The Department of Justice is ordering a blog to turn over the names of six registered members who threatened the life of the federal judge who sent an online drug market Founder to prison for life.
The comments were left in a blog post published on May 31st on Reason.con covering the trial of online drug Silk Road founder Ross Ulbricht.
Judge Katherine Forrest sentenced Ulbricht to two life sentences for selling illegal narcotics and other designer drugs to teenagers without prescription.
The commenters discussed a plaintive letter Ulbricht wrote to the judge pleading for a lighter sentence so he won't die an old man in prison.
“It’s judges like these that should be taken out back and shot,” wrote one of the commenters.
Another user wrote "It’s judges like these that will be taken out back and shot. FTFY [fixed that for you].”
The blog Popehat got ahold of the grand jury subpoena issued by the Justice Department demanding all "identifying information” pertaining to the commenters including their names, email addresses, IP addresses, and telephone number associated with their accounts.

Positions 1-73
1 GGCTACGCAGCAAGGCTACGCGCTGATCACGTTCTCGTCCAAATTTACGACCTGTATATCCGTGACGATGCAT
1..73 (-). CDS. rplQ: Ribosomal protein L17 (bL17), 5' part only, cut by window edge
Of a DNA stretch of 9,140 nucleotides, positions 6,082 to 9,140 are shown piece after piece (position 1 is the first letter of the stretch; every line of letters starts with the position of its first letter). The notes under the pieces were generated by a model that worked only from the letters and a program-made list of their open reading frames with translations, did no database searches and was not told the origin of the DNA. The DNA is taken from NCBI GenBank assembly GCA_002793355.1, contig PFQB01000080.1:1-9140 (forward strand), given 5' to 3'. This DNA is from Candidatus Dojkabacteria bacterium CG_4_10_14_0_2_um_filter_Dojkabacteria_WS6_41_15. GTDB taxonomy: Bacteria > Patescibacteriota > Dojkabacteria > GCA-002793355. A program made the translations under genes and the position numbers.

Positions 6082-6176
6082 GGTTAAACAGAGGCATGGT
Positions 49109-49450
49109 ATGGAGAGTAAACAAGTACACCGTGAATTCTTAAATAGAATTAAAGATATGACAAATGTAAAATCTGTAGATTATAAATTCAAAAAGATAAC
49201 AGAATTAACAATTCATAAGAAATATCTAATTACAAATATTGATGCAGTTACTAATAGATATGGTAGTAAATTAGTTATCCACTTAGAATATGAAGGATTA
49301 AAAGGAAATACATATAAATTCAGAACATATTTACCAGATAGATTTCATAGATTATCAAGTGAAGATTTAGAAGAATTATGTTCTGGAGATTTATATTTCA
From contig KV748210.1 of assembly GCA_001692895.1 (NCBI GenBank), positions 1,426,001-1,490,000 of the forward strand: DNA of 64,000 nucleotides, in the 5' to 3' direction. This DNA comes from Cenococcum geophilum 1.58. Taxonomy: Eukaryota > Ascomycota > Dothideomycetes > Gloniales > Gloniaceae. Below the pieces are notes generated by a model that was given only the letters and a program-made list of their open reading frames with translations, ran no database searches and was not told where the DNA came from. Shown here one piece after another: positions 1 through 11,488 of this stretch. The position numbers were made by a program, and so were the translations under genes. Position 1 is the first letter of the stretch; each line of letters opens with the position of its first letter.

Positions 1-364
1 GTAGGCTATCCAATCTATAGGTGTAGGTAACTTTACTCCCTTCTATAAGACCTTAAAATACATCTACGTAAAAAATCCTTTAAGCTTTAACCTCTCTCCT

According to the subpoena, representatives from the Reason.com were compelled to appear in a New York court Tuesday at 10 AM ET if it did not produce the requested documents before then. It is unclear if they appeared in court or gave upany information they might have about users, as Reason.com declined Motherboard’s request for comment.
In his letter to the judge, Ulbricht wrote, "If I do make it out of prison, decades from now, I won?t be the same man, and the world won’t be the same place… In fact, I’ll be an old man, at least 50, with the additional wear and tear prison life brings… I’ve had my youth, and I know you must take away my middle years, but please leave me my old age. Please leave a small light at the end of the tunnel, an excuse to stay healthy, an excuse to dream of better days ahead, and a chance to redeem myself in the free world before I meet my maker.
Silk Road was shut down by the feds after several customers OD'd on drugs they ordered online. Ulbricht earned $80 million in sales commissions at age 29.